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  • The gift of motion


    Two research projects at the KU Medical Center may provide new hope for the treatment of spinal cord injuries: not only to retain movement in patients’ arms and legs, but also to enable them to use their hands, stand or even walk again.

    An anonymous donor has provided $4 million to support the Spinal Cord Injury Repair Program in developing two novel approaches in restoring nerve communication using microelectronics and cellular regeneration.

    “To be able to stand up would be a major change in quality of life for many patients,” said Randolph J. Nudo, Ph.D., director of the Landon Center on Aging and one of the program’s lead researchers. “We want to go beyond that, but one step at a time.”

    The donor, a quadriplegic following a spinal cord injury several years ago, approached KU with a desire to fund neuroscience research that might lead to restored function after chronic spinal cord injury. Smith and colleagues identified five potential projects based on expertise in KU’s Institute for Neurological Discoveries (IND) and relevance to the donor. They narrowed the list to the two that provided the best chances for improvement.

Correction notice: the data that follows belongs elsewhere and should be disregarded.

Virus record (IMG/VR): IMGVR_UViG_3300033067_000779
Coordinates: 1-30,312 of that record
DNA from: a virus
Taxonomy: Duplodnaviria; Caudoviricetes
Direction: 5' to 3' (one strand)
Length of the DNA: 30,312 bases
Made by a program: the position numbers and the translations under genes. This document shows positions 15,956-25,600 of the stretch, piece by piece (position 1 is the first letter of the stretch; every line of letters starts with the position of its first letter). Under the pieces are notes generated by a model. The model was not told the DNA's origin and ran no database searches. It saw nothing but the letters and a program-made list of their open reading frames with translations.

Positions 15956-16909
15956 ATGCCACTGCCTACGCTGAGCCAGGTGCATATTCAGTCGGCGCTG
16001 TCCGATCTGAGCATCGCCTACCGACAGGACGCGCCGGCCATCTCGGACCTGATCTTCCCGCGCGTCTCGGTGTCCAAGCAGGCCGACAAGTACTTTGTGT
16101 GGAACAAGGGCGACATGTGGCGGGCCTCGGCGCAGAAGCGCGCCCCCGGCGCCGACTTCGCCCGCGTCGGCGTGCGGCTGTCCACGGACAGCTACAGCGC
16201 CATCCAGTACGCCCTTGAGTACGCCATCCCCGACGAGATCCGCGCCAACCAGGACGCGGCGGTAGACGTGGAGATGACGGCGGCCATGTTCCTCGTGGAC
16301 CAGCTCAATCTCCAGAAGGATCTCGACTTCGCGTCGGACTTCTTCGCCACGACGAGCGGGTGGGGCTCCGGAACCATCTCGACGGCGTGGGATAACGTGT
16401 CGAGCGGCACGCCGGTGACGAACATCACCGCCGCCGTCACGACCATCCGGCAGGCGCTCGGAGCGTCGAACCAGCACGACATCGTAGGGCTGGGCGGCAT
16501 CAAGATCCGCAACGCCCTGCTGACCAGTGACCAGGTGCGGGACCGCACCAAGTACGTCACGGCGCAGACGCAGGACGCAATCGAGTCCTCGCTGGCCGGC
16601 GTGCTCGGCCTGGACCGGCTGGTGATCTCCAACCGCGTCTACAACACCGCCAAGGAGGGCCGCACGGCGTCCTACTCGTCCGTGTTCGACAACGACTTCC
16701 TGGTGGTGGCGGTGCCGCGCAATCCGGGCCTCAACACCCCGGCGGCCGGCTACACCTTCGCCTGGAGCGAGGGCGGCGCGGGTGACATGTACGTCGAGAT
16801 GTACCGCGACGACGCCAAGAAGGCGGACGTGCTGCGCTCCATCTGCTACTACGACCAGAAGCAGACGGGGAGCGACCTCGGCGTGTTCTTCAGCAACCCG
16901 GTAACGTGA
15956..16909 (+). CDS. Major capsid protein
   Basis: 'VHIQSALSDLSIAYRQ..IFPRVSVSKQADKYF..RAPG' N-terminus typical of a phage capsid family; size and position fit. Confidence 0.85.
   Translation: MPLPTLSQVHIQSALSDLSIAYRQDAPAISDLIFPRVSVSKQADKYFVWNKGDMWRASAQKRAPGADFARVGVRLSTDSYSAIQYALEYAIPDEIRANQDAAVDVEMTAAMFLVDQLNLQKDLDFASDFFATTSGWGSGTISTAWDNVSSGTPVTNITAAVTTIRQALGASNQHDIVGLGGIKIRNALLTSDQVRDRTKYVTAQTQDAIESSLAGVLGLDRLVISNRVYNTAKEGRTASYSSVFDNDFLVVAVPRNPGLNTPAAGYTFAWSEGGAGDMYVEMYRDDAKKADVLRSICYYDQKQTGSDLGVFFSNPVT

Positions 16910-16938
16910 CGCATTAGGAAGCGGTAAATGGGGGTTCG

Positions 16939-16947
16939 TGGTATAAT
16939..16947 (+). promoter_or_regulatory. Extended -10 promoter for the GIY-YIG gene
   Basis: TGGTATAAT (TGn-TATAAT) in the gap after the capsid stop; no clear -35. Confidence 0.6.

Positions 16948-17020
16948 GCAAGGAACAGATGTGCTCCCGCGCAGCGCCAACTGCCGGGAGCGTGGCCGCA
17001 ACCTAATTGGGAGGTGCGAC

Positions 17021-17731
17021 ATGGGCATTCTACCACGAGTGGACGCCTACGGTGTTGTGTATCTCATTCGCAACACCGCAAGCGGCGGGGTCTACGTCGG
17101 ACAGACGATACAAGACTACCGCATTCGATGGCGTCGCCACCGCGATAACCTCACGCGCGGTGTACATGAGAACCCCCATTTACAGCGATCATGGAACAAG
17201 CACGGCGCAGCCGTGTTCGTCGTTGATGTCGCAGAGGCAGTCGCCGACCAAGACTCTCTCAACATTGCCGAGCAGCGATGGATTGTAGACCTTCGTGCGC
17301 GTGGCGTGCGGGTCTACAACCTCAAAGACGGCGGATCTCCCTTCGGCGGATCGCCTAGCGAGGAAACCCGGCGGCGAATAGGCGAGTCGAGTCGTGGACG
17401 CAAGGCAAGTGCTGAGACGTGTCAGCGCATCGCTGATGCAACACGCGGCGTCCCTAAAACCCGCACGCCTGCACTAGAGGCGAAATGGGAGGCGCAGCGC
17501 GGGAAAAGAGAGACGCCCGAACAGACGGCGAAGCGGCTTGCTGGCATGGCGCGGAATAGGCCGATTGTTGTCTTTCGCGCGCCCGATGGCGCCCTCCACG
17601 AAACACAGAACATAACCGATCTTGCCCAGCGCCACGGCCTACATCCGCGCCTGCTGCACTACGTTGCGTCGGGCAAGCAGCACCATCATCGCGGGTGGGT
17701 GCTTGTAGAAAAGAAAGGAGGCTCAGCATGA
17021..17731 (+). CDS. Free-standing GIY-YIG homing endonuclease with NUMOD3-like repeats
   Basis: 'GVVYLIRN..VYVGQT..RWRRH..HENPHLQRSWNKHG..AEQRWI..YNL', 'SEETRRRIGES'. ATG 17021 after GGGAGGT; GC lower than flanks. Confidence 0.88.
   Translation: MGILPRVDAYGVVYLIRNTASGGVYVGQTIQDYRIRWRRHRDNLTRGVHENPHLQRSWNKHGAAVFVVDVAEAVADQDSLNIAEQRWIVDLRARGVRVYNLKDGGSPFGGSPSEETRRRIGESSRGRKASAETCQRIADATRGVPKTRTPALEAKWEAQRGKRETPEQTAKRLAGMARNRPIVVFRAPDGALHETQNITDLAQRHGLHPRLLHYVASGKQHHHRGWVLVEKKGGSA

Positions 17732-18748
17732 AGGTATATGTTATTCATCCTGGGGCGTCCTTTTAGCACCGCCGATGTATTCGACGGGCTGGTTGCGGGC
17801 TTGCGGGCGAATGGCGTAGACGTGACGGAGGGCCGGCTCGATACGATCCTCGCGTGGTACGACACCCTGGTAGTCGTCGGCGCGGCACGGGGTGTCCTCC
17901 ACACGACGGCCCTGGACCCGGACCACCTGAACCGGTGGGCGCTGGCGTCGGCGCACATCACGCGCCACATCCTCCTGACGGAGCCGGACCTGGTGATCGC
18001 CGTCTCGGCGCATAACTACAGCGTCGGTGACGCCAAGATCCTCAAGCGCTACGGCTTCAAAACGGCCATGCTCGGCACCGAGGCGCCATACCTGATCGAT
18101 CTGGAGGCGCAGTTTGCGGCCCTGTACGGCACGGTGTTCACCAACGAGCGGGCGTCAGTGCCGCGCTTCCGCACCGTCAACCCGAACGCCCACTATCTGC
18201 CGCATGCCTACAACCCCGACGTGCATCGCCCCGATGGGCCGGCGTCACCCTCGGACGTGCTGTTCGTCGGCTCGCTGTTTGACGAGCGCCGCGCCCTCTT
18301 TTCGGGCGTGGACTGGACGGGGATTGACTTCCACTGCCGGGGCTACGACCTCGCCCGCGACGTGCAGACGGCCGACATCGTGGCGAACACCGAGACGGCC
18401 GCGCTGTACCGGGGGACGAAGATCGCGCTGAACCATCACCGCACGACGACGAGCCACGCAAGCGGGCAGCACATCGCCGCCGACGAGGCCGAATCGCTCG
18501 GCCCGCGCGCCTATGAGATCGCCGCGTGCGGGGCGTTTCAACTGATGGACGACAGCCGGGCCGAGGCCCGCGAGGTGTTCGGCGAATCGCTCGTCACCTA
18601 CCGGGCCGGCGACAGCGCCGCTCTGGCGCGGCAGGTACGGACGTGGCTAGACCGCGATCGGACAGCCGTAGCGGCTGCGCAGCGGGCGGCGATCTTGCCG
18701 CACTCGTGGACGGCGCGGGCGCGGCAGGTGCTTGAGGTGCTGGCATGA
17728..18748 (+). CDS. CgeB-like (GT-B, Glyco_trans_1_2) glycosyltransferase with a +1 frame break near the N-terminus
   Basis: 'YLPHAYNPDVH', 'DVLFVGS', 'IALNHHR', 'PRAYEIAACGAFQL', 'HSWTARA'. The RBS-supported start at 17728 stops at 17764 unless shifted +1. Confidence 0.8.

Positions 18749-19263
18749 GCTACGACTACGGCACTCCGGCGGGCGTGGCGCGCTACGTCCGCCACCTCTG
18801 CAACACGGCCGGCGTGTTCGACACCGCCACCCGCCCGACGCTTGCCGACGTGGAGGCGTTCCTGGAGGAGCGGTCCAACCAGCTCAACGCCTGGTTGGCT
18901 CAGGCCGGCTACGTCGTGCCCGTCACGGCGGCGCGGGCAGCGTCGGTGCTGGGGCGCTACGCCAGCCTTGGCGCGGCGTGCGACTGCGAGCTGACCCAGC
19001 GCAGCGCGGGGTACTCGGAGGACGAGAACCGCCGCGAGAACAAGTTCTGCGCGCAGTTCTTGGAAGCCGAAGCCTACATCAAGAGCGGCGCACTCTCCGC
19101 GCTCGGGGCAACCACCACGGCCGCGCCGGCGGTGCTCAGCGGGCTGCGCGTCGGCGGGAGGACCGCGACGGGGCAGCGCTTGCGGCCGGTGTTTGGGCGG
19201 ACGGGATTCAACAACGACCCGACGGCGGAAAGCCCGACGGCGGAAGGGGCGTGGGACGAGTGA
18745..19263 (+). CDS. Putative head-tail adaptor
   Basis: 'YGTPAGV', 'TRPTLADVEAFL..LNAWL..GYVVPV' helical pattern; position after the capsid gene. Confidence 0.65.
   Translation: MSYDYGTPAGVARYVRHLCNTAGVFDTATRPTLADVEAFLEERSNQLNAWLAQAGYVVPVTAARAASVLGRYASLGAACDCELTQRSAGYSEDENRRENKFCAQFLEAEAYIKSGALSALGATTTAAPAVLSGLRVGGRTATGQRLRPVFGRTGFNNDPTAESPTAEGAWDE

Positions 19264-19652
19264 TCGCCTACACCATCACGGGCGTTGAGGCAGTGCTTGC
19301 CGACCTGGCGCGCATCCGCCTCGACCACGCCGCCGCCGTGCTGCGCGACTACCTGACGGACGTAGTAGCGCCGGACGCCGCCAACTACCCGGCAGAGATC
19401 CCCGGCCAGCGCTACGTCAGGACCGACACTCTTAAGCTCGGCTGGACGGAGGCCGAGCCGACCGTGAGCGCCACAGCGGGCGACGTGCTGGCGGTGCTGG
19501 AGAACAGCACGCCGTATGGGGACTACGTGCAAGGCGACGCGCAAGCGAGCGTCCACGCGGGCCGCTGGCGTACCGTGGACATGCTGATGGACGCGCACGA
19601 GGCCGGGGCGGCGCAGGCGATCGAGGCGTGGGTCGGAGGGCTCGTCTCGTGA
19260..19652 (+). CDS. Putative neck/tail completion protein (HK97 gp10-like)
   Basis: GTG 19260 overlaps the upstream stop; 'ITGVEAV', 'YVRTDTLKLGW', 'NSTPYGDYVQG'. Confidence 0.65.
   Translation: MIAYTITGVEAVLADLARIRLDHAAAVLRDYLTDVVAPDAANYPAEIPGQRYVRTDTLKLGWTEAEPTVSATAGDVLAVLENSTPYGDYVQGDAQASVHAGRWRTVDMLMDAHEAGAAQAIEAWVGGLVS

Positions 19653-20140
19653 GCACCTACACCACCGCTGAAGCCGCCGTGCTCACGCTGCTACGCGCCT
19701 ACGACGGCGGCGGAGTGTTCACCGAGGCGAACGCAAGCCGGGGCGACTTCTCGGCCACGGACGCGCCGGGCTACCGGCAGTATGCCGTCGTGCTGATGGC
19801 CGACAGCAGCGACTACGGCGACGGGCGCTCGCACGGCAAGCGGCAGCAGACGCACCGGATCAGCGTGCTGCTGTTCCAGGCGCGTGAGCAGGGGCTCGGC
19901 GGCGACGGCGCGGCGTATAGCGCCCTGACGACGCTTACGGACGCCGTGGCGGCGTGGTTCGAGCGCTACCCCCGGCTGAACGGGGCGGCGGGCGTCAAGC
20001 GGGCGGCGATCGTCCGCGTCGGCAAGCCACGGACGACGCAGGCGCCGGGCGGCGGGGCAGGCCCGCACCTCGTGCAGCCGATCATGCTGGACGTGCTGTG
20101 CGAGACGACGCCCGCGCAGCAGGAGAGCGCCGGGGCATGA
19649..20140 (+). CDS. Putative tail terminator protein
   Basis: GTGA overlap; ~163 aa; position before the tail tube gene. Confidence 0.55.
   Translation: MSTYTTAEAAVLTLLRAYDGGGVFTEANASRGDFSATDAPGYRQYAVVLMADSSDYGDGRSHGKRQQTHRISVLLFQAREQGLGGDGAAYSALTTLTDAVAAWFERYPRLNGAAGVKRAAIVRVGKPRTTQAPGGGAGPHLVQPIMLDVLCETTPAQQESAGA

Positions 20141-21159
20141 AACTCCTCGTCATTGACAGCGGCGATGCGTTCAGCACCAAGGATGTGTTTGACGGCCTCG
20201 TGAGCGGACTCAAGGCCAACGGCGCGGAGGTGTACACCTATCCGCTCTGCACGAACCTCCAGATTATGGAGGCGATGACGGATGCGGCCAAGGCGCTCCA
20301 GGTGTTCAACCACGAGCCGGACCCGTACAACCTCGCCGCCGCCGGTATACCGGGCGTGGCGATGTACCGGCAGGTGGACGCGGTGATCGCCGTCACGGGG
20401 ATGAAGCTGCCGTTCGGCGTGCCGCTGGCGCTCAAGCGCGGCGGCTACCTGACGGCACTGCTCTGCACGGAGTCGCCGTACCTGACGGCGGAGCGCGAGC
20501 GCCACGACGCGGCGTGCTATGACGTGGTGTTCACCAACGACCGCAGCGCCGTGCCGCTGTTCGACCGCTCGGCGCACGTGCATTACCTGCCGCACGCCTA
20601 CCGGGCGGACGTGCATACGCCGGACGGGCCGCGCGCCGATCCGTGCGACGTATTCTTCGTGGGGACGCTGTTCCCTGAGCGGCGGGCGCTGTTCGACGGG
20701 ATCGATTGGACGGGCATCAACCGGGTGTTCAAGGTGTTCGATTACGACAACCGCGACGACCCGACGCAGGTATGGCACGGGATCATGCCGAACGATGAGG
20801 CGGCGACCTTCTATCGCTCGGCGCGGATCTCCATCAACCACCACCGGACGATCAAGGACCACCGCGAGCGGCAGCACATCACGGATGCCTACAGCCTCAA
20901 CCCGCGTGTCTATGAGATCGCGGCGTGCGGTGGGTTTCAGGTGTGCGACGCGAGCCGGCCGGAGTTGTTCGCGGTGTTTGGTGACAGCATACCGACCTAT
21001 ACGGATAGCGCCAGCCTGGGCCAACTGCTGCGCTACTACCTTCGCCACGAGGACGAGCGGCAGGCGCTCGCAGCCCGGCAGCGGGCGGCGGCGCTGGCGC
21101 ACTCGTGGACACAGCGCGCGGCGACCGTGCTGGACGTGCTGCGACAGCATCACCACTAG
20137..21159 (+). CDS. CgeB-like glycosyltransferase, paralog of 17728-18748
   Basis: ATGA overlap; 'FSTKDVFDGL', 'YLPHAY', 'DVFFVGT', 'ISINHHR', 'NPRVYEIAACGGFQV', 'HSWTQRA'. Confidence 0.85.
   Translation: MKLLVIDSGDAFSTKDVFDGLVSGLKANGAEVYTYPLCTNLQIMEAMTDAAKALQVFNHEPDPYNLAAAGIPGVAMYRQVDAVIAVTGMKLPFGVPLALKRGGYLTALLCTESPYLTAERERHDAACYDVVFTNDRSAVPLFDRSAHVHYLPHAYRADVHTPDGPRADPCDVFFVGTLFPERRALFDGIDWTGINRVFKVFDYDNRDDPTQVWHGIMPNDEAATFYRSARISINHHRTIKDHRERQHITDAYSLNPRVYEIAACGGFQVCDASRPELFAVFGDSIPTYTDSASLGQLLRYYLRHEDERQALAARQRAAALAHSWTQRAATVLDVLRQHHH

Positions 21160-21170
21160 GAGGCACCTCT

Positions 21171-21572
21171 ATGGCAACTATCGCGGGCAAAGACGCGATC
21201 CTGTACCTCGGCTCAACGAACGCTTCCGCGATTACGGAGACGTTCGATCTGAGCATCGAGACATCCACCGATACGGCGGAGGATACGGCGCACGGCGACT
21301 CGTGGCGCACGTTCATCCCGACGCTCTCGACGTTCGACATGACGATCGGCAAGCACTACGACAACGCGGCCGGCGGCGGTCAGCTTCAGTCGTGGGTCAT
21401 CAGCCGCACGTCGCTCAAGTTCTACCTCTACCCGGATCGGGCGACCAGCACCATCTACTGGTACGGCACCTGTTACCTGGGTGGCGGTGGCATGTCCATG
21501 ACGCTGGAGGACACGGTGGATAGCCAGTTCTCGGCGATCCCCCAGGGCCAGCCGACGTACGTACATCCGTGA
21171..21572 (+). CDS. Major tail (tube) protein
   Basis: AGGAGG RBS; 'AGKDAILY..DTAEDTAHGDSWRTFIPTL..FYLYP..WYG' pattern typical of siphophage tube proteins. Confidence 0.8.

One gift, many benefits
    This research is inspired and
    supported by an individual
    donor, but it holds potential
    promise for thousands of others.
    spinal cord injury is costly,
    devastating and, currently,
    essentially untreatable.
    about 265,000 people in the
    united states are living with
    its effects, with about 12,000
    new patients each year. it
    affects primarily males who
    average 40 years old. They face
    reduced life expectancy and
    immense continuing medical
    costs. only a third of patients
    ever successfully resume
    employment, with just 11 percent
    working one year after injury.
    Peter G. Smith, Ph.D., director of the IND and the Spinal Cord Injury Repair Program, said the project brings researchers from basic science disciplines such as physiology, anatomy and pharmacology together with clinicians in neurosurgery, neurology, rehabilitation medicine and more. “This is not just about KU,” Smith said. “We’ve brought in key collaborators at K-State, Case Western Reserve University, Harvard University and the University of Washington. This is about building the best possible research teams to solve a very complicated problem.”